We took photos and did the purification ritual with the ladles of water you use to wash your hands with. We also bought some cute good luck charms of our zodiac animals. I also took photos of the many large spiders that I saw O_O Continue reading →
Day 6 started off very early, but I didn’t complain because I knew that Anna was up until very late planning our trip and cleaning the apartment. We left around 5 AM. We had to get to the Tokyo station to get our JR passes. We got to Tokyo station around 6:30 and asked for directions, but it turned out that the office didn’t open until 7:30!!! Oh nooooooes. We were meeting a friend of Anna’s in Hakata so we’d have to tell them that we were going to be a lot later than we thought.
The JR office was in some other part of the station so we spent the next 20-30 minutes trying to find it. Anna was pretty sleep deprived so I did my best to ask for directions. Note to those whose Japanese isn’t so great, ask staff people at a desk if they have a map they can point to “sumimasen, chizu ga arimasuka?” We went all around, up escalators, down escalators, up and down long hallways. There were plenty of maps in the station but I wasn’t sure if the JR offices listed were the one we were looking for. Finally we reached a dead end, and Anna stayed with our luggage and I went to ask for directions one more time. Continue reading →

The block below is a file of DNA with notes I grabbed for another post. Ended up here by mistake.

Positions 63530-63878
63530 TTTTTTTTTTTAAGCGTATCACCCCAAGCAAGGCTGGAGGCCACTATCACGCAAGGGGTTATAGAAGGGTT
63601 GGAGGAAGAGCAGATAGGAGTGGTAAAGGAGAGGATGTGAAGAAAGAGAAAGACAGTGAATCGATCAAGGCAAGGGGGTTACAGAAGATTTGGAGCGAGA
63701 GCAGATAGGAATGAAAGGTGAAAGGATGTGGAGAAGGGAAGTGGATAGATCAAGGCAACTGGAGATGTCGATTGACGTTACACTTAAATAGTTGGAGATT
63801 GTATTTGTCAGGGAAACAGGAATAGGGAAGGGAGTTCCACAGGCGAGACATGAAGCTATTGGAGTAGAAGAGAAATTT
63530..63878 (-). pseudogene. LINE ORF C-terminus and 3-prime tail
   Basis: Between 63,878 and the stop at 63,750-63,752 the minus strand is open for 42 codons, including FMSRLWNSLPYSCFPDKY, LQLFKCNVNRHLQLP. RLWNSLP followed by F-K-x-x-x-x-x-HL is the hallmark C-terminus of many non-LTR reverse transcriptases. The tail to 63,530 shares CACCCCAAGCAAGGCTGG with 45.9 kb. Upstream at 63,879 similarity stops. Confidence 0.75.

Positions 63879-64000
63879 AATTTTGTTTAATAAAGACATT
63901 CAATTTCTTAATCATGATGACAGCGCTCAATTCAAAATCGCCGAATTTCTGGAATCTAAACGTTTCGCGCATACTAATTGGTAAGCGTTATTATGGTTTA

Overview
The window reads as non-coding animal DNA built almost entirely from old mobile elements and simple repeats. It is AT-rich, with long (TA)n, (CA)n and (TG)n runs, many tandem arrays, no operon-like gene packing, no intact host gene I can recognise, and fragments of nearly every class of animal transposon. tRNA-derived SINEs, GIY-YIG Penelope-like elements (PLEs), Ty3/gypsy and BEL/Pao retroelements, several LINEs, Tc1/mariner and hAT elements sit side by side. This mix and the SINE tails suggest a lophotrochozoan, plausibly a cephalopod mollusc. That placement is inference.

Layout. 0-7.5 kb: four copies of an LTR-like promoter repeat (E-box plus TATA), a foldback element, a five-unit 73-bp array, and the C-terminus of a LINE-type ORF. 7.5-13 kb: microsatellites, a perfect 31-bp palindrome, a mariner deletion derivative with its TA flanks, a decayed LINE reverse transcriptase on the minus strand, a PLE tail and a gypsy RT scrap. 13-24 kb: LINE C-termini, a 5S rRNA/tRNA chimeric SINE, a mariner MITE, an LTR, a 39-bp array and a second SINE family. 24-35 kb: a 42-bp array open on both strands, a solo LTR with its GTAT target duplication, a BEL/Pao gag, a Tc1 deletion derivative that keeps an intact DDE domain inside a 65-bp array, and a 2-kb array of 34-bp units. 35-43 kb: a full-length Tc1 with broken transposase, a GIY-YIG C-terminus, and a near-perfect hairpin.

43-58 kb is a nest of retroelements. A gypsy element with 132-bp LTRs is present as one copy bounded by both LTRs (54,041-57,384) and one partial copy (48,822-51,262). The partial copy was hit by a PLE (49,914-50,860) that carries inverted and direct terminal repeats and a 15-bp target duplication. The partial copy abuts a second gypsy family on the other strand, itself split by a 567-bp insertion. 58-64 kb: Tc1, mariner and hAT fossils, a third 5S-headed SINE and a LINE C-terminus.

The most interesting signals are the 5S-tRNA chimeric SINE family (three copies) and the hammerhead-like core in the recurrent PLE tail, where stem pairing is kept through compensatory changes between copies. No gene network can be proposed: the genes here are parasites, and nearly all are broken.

Day 5 was a relatively light day in terms of the things that we had on our schedule, but that doesn’t mean that we weren’t busy all day long and still totally pooped by the time we got home. Our first order of business was going to Shiro-hige cream puff factory which was a few train transfers away, but totally worth it for the Totoro cream puff deliciousness we had sought after for so long. We’d eaten Anna’s Totoro cream puffs which were inspired by the originals but finally we got to eat the real thing!
After a 10-15 minute walk from the train station we arrived at the bakery. It was a lot smaller than I thought it would be, but I suppose if all the cream puffs have to be reserved through phone then it’s not really a browsing bakery. The main display case has Totoro cream puffs inside it and along the side are baskets of several individually wrapped cookies. Continue reading →
We had heard that in order to really see the action at the Tsukiji Fish Market you have to get there really early. Only problem was that the train system doesn’t start until around 5:00 AM which meant a very early alarm clock. We ended up catching something around 5:30 AM and after some other navigational difficulties we met Anna’s college friend at Tsukiji.
Anna’s brother had given us a printout of tips for the fish market. In a nutshell, be careful and stay out of the way. They really weren’t kidding, this place is so busy with activity it’s the only place in Japan where I felt unsafe. Not in terms of getting mugged or anything, but just from all the fast moving vehicles and people moving around everywhere. These guys are seriously busy and I’m sure they’re not thrilled having tourists gumming up their walk ways taking photos. Continue reading →